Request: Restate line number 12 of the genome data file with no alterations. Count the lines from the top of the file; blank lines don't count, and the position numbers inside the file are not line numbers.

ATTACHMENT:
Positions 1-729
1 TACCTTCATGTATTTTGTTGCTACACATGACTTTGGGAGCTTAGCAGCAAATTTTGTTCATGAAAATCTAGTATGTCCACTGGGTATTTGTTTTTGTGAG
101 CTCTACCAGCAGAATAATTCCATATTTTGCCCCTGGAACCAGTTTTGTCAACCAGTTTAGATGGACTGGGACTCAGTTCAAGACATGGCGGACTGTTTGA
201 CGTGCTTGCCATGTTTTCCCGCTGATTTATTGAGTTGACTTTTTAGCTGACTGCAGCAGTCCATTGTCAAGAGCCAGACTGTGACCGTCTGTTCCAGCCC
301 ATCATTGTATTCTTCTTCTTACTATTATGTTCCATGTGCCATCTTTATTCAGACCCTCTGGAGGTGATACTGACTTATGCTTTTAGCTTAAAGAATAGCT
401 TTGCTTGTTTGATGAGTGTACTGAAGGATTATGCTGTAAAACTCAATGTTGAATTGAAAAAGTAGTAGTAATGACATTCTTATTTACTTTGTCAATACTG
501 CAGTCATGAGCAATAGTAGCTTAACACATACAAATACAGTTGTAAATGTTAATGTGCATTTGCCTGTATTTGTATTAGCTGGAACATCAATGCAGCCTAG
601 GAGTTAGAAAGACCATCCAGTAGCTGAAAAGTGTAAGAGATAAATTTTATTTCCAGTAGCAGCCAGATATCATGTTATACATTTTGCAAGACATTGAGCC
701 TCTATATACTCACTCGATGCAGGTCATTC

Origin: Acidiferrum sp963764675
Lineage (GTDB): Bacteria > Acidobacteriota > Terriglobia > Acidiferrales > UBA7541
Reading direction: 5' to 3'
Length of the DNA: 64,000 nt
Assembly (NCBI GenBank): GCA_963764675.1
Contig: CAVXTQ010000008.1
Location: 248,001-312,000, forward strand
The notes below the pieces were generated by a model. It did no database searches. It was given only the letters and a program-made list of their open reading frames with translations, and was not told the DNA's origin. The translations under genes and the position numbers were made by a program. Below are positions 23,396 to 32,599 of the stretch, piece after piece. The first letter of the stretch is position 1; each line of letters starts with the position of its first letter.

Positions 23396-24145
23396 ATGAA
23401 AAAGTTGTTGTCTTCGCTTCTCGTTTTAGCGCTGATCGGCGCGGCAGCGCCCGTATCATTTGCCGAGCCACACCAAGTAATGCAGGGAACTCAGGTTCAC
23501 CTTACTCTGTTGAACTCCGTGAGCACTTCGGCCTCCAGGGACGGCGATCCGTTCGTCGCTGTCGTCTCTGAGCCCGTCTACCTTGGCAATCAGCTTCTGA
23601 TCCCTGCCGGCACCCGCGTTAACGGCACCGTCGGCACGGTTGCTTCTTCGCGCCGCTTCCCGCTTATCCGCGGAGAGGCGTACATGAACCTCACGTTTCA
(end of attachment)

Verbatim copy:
Reading direction: 5' to 3'